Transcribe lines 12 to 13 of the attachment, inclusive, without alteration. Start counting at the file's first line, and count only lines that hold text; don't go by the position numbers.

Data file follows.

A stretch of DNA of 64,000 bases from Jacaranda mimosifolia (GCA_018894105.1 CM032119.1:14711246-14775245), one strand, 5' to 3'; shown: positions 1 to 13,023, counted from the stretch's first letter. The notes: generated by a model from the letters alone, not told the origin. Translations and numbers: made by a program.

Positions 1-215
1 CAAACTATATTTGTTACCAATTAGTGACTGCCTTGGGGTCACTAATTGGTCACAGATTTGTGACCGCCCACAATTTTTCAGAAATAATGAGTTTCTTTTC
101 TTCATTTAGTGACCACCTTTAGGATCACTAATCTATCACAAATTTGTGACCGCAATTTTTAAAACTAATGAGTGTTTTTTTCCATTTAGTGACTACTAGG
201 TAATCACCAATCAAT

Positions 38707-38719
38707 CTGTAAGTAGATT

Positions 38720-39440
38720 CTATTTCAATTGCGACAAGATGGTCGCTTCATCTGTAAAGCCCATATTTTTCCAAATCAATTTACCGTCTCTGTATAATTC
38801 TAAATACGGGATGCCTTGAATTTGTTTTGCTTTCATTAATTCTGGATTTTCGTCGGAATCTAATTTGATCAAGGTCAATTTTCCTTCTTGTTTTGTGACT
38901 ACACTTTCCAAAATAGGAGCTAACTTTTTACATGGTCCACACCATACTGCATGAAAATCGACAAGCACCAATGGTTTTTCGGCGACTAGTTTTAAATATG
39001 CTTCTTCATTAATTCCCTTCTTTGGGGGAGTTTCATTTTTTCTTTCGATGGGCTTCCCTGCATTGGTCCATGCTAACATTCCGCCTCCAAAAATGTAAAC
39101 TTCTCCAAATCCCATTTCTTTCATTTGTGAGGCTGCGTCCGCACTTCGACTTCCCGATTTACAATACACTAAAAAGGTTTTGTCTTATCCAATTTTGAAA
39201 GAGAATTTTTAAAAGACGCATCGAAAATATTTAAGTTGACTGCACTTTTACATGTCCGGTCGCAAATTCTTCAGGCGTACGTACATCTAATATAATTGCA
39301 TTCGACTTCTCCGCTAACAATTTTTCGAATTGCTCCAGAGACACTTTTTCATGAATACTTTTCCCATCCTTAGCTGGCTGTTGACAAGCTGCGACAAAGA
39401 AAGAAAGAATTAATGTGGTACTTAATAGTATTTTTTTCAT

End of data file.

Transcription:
39001 CTTCTTCATTAATTCCCTTCTTTGGGGGAGTTTCATTTTTTCTTTCGATGGGCTTCCCTGCATTGGTCCATGCTAACATTCCGCCTCCAAAAATGTAAAC
39101 TTCTCCAAATCCCATTTCTTTCATTTGTGAGGCTGCGTCCGCACTTCGACTTCCCGATTTACAATACACTAAAAAGGTTTTGTCTTATCCAATTTTGAAA